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"Nazi policy towards the Jews up to 1939 was uncoordinated and erratic."

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Introduction

"Nazi policy towards the Jews up to 1939 was uncoordinated and erratic." Discuss. One of the most vital factors for consideration in looking at Nazi policy towards the Jews is the release of Mein Kampf. In looking at the 'Final solution' from an 'Intentionalist' viewpoint Hitler clearly set out his policies on Judaism. It could be argued that as result of no alternative written policy from Hitler these were the sole guidelines Germany were operating on and subsequently Mein Kampf could be viewed as evidence that Nazi Jewish policy was not uncoordinated or erratic but followed a plan using Hitler' guidelines. Hitler capitalized on the strong Anti Semitic feeling prevalent within Germany at the time following the First World War. In 1933 Hitler became chancellor of Germany, in the same year instructions were given to Germans to boycott Jewish shops and Jewish owned businesses. It is believed that Hitler allowed the organization of such a boycott to try and quell the spontaneous outbursts of the S.A which threatened his allegiances with the conservative elite and also as a result of the Jewish declaration of war on Germany as reported by the Daily Mail in London. The 'indefinite' boycott however, lasted only a day. Economic repercussions forced Hitler and his Nazi party to reconsider the implications of an indefinite boycott. ...read more.

Middle

Then I use my intelligence to help me to maneuver him into a tight corner so that he cannot strike back, and then I deliver the fatal blow." It is clear to see from this excerpt that Hitler was clear on his personal plans with regards to the Jewish question. This details that Hitler had a plan concerning the Jews. This illustrates the fact that Nazi Jewish policy was coordinated. In the years 1937-38 the Nazi party set out to bankrupt and impoverish many Jews by forcing them to register their properties. Following this was the Aryanisation of Jewish businesses. Jewish workers and managers were dismissed and their businesses were sold at basement rate prices, fixed by the Nazi's, to their German Aryan counterparts. Jewish Doctors were also forbidden to practice medicine on any non Jewish patients and Jewish lawyers were forbidden to practice. Special measures were also taken at this time with Jewish identity cards. Identifying marks (a large red 'J') were added to Jewish identity cards and Jews were forced to adopt a middle name of either "Israel" for males or "Sara" for females. Such cards allowed the police to identify Jews easily. At this point following the 'Intentionalist' viewpoint it is difficult to argue that Nazi policy was uncoordinated or erratic. ...read more.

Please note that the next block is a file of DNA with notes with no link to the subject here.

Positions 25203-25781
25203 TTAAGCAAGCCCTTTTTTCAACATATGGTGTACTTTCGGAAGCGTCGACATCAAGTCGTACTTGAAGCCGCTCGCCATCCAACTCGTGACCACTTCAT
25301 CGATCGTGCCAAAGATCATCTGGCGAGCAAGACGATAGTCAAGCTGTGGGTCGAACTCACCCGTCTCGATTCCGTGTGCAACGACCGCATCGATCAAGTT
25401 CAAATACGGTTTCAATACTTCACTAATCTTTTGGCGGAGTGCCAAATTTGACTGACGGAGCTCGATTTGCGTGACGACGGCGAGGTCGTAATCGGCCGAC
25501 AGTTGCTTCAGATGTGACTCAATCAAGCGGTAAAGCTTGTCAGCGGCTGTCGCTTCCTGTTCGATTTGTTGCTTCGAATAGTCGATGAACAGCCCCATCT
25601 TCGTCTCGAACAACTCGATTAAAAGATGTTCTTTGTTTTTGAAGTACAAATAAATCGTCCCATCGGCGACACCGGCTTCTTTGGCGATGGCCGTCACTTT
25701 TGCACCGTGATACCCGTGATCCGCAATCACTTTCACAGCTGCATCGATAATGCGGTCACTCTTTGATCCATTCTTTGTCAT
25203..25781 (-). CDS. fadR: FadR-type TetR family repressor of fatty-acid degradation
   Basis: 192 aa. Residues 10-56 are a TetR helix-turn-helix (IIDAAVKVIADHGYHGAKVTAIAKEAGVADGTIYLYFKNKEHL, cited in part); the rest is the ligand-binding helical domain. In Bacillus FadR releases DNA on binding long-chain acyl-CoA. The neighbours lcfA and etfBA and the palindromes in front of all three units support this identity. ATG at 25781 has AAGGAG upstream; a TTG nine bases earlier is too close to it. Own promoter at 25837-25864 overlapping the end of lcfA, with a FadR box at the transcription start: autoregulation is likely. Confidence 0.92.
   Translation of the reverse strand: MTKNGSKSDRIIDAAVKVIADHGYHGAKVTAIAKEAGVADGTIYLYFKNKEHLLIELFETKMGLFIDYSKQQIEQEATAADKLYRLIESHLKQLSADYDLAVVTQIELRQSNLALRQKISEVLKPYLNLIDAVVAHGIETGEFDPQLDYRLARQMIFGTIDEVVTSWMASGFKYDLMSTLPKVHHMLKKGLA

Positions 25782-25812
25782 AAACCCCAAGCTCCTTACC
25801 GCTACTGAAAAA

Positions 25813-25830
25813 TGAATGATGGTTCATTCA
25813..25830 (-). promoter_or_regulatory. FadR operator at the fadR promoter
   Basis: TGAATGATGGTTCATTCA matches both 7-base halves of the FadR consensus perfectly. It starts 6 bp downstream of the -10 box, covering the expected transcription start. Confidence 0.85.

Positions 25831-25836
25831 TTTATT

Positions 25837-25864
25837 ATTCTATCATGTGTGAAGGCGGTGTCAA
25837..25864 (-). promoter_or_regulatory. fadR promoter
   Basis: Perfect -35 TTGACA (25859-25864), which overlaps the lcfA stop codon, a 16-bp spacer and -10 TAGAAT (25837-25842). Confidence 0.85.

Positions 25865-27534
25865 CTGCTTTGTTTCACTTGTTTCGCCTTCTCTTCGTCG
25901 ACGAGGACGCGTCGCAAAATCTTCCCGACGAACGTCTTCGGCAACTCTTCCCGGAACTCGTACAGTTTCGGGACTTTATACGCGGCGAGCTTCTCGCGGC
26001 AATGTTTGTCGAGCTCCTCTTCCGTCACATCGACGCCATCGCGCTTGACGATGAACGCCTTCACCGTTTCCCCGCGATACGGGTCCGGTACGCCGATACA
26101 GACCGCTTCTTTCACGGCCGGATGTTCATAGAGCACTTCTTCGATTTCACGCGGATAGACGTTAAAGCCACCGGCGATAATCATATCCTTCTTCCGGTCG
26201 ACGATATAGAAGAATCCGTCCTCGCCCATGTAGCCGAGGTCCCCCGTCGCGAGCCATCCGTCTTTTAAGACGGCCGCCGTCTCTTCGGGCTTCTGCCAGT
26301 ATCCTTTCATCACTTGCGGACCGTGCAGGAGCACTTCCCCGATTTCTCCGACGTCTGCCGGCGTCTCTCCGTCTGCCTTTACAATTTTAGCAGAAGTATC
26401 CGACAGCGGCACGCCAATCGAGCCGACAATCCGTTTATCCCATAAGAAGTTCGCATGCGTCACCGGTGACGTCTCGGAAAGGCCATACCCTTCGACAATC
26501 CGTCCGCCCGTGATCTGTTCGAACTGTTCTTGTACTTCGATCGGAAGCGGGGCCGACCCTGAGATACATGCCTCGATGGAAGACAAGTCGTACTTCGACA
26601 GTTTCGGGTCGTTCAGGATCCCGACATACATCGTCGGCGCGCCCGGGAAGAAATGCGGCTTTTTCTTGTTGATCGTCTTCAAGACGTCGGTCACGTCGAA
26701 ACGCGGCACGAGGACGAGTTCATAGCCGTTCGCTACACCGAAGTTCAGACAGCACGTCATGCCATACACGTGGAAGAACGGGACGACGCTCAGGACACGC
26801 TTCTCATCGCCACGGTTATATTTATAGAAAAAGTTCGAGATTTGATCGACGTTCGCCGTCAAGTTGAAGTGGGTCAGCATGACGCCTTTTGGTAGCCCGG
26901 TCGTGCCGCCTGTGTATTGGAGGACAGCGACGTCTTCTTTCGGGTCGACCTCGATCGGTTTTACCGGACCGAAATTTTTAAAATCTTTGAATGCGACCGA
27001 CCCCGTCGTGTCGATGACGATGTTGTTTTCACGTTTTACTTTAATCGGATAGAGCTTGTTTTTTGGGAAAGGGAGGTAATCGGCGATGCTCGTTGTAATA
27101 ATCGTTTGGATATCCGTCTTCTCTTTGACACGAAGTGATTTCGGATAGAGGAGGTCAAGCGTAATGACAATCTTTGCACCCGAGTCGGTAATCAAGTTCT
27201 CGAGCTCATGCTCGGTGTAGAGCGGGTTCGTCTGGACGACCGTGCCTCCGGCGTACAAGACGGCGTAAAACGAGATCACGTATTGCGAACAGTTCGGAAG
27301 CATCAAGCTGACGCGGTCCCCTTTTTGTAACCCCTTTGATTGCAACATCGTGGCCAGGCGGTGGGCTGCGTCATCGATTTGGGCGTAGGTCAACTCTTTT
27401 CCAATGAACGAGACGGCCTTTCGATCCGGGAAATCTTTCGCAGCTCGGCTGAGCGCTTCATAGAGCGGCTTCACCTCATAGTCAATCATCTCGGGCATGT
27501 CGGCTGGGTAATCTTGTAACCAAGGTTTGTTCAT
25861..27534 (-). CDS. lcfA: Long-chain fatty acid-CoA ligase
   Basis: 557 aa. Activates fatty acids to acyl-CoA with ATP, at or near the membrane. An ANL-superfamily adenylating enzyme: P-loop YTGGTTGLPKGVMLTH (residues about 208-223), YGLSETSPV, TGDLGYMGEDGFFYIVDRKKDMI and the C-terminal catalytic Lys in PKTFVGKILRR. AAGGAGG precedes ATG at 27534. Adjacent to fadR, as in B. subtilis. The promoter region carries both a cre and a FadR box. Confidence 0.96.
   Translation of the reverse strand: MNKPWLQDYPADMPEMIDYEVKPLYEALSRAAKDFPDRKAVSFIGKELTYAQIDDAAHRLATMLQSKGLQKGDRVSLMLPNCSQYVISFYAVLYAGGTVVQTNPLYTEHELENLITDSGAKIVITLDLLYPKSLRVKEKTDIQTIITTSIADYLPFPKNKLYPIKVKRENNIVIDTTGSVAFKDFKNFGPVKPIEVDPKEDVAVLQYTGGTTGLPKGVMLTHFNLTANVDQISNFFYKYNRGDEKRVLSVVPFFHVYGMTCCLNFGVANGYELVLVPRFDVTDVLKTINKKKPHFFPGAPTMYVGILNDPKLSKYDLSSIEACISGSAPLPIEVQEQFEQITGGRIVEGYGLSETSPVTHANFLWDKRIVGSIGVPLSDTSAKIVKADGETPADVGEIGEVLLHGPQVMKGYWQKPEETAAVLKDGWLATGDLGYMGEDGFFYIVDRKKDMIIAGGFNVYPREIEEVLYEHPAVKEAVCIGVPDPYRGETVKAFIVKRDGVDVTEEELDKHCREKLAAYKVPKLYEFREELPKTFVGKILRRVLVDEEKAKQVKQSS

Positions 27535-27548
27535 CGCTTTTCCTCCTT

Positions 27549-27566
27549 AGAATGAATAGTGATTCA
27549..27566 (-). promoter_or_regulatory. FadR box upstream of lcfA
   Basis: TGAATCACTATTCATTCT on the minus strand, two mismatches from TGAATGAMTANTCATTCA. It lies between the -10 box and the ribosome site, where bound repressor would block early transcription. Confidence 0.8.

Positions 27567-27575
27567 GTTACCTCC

Conclusion

Despite being accepted by most Historians as an orchestrated attack on Jewry it depicted chaos prevalent amongst the German population. Simply the manner in which it was conducted illustrated how events could escalate in the hands of the German population if they were endorsed by the Nazi party. At the centre of this complicated debate lies Hitler's Annihilation Speech. It is difficult to argue that Nazi policy towards the Jews was uncoordinated or erratic and this is the main reason for why. 'Intentionalists' argue that Hitler outlined his aims and plans for the Jews in Mein Kampf. However, 'Structuralists' argue that Mein Kampf was a simply the ramblings of a prisoner and furthermore that the guidelines set out in Mein Kampf were only implemented due to Hitler's social Darwinist approach to government. Hitler in his Annihilation Speech is totally clear on his plans. Which argues the point once again that Nazi policy towards the Jews was planned and coordinated. In looking at Madagascar and the 'resettlement policy' that was planned to be implemented by the Nazi party, one can only argue the point that the Nazi party were not erratic or uncoordinated but simply developed chaotic policies towards the Jews with the breakout of The Second World War. ?? ?? ?? ?? Kim Goddard History Access Tony Pike Final Essay ...read more.

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